Effectiveness of laser therapy and topical desensitising agents in treating dentine hypersensitivity: a systematic review

Department of Preventive Dentistry, West China College of Stomatology, Sichuan University, Chengdu, China.
Journal of Oral Rehabilitation (Impact Factor: 1.93). 05/2011; 38(5):348-58. DOI: 10.1111/j.1365-2842.2010.02193.x
Source: PubMed

ABSTRACT The aim of this systematic review was to compare the effectiveness of laser therapy with that of topical desensitising agents in treating dentine hypersensitivity. A secondary objective was to determine the safety of laser application according to the relevant studies. A systematic search was performed in the MEDLINE, EMBASE, the Cochrane Central Register of Controlled Trials, the National Research Register, the Cochrane Oral Health Group's Trials Register database to retrieve all articles that were about randomised controlled trials involving the application of laser desensitising procedures and topical desensitising agents in the treatment of dentine hypersensitivity. A total of eight trials that met all inclusion criteria involving 234 participants were reviewed. Based upon the 'quality' of evidence, one study was classified as A level, five as B level and two as C level. Owing to the heterogeneity of the studies, a meta-analysis was not performed. Half of the included studies compared GaALAS laser with topical desensitising agents, but the findings were conflicting. The remaining studies involved Nd:YAG laser, Er:YAG laser and CO2 laser, and all showed that the three types of lasers were superior to topical desensitising agents, but the superiority was slight. A systematic review of the literature indicates the likelihood that laser therapy has a slight clinical advantage over topical medicaments in the treatment of dentine hypersensitivity. More large sample-sized, long-term, high-quality randomised controlled clinical trials are needed before definitive conclusions were made.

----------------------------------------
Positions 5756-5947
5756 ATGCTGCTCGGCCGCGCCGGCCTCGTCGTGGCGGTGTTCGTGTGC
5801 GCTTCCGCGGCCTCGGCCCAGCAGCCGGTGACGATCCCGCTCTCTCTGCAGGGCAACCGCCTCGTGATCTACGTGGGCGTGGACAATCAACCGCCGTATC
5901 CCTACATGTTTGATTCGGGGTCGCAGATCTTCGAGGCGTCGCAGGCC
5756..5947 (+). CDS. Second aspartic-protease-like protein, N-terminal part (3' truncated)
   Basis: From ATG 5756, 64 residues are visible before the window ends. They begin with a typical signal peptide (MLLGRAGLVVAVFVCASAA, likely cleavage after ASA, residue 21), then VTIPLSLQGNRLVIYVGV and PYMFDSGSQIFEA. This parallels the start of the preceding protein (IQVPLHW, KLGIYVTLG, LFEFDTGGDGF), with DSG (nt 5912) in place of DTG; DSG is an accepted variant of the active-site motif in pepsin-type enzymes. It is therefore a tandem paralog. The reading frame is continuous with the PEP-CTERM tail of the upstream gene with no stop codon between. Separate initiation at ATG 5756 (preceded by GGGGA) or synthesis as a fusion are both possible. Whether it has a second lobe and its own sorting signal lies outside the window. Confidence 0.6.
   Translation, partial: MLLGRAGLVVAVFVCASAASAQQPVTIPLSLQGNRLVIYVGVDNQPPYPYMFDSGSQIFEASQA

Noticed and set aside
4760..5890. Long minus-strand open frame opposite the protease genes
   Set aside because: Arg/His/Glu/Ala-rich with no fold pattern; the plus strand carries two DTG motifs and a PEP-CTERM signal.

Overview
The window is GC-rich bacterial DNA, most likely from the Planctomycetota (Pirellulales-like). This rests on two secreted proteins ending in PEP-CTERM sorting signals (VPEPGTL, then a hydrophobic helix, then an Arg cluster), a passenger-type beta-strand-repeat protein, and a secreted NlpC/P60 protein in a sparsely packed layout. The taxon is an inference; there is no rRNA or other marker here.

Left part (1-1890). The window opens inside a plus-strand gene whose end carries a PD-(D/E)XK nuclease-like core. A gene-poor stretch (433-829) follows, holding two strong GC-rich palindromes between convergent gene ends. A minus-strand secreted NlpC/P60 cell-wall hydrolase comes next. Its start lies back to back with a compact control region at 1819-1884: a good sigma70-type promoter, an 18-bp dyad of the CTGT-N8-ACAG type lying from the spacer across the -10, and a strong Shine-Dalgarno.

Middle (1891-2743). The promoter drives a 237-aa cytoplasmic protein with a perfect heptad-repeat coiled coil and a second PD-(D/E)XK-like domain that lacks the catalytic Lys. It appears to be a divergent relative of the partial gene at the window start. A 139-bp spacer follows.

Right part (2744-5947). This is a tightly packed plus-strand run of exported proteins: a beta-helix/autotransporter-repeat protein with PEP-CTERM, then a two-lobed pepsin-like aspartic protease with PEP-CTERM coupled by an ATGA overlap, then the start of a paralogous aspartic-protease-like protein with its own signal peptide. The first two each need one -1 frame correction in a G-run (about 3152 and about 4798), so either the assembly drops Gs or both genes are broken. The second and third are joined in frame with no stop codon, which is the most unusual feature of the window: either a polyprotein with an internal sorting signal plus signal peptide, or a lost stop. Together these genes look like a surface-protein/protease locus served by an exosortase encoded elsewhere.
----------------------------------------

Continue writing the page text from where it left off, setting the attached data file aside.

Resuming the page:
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    ABSTRACT: Objective. The aim of this study is to evaluate the effectiveness of Nd:YAP laser to seal dentinal tubules at different parameters. Material and Methods. 24 caries-free human wisdom impacted molars were used. The crowns were sectioned transversally in order to totally expose the dentin. The smear layer was removed by a 1 min application of EDTA. Each surface was divided into four quadrants, but only three quadrants were irradiated at a different output power setting (irradiation speed: 1 mm/sec; optical fiber diameter: 320 µm; tangential incidence of beam and in noncontact mode). Samples were smeared with a graphite paste prior to laser irradiation. All specimens were sent for SEM analysis. Pulp temperature increases in additional twenty teeth were measured by a thermocouple. Results. Morphological changes in dentin surfaces depend on the value of used energy density. Higher energy densities (2 W-4 W; 200-400 mJ; pulse duration: 100 m sec.; and 10 Hz) induce higher dentin modifications. Our results confirmed that Nd:YAP laser irradiations can lead to total or partial occlusion of dentin tubules without provoking fissures or cracks. Measurements of pulp temperature increases showed that Nd:YAP laser beam can be considered as harmless for pulp vitality for following irradiation conditions: 2 W (200 mJ) to 4 W (400 mJ) with an irradiation speed of 1 mm/sec; fiber diameter: 320 micrometers; 10 Hz; pulse duration: 100 m sec; noncontact mode and in tangential incidence to exposed dentin. The perpendicular incidence of the laser beam on exposed dentin may injure pulp vitality even at low output power of 3 W. Conclusions. Nd:YAP laser beam was able to seal the dentin tubules without damaging dentinal surfaces and without harming pulp vitality. Nd:YAP laser is effective and may be safely used for future in vivo treatments of dentinal hypersensitivity under certain conditions.